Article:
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  • Writer's pictureNoah Yard

Sakuna Of Rice and Ruin: Every Grain Contains Happiness.



If you’ve been following along with my blog then you’ve probably noticed that I’ve been reviewing a lot of videogames during quarantine. I clearly have a videogame spending problem. But it has helped me figure out what kind of games I like and I believe I’m more inclined to play much more relaxed, less hardcore games. I enjoy the thrills of Hades and the intense storytelling of Age of Calamity, however, I can spend more hours on a more relaxing game, with a slower rhythm and a brighter feel. For instance, I played Pikmin 3 multiple times, and Spiritfarer. And I’ve sunk over a thousand hours into the wormhole that is Animal Crossing: New Horizons.


So, when I found a game whose main goal is to simply grow rice in an intense farming simulation, I jumped at it, arms outstretched. Sakuna: Of Rice and Ruin, is my latest addiction. It follows the story of Sakuna, a condemned goddess of harvest who has been sent to an island with a group of humans to learn the value of hard work and learn some humility. To do this, Sakuna must balance battling away the demons on this little piece of land the group finds, and growing rice.


The rice growing mechanics are simple enough to learn but very very thorough. It’s not like most other farm simulators where you plant some corn and then harvest it ten minutes later. You have twelve in-game days that make up a year and it takes that long to prepare, grow and harvest the rice.


There are several stages; planting, watering, fertilizing, then harvesting, husking, and beating into single grains. Each of these processes is very involved and at times difficult. But there is, like with most farming games, a meditative quality. When you are removing the husks, or slowly planting two hundred seedlings, the pacing is very soothing.


The quality of your rice is very important to your success in the game and is highly dependent on multiple factors; how far apart your seeds are, the control of how much water you add to the field, what fertilizer you use and a lot more. At first, your yield will be, well, terrible. Then slowly, as you learn what works, you’ll see the yield and quality of the rice rise.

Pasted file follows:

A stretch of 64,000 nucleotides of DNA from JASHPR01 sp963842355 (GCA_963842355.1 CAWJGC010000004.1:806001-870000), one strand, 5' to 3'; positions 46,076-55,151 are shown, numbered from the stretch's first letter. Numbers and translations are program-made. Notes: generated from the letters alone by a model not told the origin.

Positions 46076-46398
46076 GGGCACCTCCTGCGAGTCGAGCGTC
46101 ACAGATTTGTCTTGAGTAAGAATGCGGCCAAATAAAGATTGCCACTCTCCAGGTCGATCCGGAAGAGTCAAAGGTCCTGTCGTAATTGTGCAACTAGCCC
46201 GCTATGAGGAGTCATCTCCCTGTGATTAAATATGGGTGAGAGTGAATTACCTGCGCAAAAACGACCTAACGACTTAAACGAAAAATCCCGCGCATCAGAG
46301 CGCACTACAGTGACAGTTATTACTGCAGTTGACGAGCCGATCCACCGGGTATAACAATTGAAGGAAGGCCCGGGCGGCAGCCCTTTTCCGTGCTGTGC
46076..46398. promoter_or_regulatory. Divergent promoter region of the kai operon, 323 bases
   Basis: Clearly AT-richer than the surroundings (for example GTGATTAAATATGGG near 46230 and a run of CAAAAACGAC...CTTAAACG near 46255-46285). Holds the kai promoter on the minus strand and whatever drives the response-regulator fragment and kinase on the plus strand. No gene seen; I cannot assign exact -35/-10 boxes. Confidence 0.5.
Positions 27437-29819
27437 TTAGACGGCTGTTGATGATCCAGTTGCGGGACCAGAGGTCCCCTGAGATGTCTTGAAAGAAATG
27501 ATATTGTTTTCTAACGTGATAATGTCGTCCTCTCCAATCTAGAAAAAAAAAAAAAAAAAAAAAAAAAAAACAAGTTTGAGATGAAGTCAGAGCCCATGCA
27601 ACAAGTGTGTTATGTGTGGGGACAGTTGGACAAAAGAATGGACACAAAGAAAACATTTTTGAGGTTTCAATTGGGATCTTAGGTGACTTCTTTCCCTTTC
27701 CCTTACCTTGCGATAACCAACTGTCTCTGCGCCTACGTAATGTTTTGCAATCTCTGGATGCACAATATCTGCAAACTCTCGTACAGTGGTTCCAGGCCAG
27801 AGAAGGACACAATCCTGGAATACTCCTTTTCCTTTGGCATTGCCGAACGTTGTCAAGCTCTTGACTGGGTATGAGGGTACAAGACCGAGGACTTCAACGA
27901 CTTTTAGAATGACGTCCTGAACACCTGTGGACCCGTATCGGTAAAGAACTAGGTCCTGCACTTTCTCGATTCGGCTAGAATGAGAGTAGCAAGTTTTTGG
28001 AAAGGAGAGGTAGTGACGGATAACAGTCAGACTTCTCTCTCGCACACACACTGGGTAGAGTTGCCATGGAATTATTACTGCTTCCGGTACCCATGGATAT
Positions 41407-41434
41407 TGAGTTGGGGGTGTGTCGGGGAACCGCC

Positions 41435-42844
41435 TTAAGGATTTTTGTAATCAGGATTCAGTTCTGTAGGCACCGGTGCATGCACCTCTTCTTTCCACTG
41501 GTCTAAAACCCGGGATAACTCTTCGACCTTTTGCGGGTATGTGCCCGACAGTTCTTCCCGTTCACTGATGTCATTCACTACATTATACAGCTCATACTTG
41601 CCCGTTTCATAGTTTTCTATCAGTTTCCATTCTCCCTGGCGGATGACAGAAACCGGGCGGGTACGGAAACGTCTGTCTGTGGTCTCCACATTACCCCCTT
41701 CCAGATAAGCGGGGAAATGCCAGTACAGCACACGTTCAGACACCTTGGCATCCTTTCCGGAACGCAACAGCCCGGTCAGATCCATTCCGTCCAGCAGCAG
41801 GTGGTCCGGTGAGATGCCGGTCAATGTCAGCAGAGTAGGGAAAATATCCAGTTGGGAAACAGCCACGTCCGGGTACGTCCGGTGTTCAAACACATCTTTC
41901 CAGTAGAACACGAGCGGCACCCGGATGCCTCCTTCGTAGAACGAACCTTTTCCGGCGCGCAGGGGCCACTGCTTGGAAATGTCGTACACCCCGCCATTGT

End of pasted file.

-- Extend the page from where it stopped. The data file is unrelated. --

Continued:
This has an effect on the second half of the games play, slaying demons. You can adventure away from your peaceful little farm to the surrounding areas where demons lurk. The rice you create and eat gives you more energy, strength, stamina and magic, so if your rice is crappy, you’ll get your but kicked. With the help of your friends on the farm, you can build stronger weapons and clothes from the parts you find while battling which make you stronger. Its cyclical, and you get more out of it the more you play, the more you fight, and the more you grow.


Of Rice and Ruin’s stories, reminiscent of the Shinto religion, revolve around Sakuna’s origins as a goddess. As well as the origins that surround her and the other gods and goddesses, particularly Lady Kamuhitsuki, the tree of life goddess who cast Sakuna out, yet benefits off of her hard work as Sakuna’s rice is distributed throughout the capital. You get a lot of story out of listening to everyday conversations over dinner with your human friends. Or from reading the descriptions on the levels that tell you about the lore of the island, the preeminent gods, and what happened with Sakuna’s parents, who are the gods of war and harvest. It’s charming and as you play through there is also drama with other gods, as Sakuna tries to get into their good graces.


I highly recommend Sakuna: Of Rice and Ruin to anyone who loves farm simulators, but also loves a challenge, or for those who love a good story full of myths and fables. While the Rice can be arduous and the side-scrolling action can get monotonous ultimately after the work is done both aspects of the game are fruitful and rewarding.

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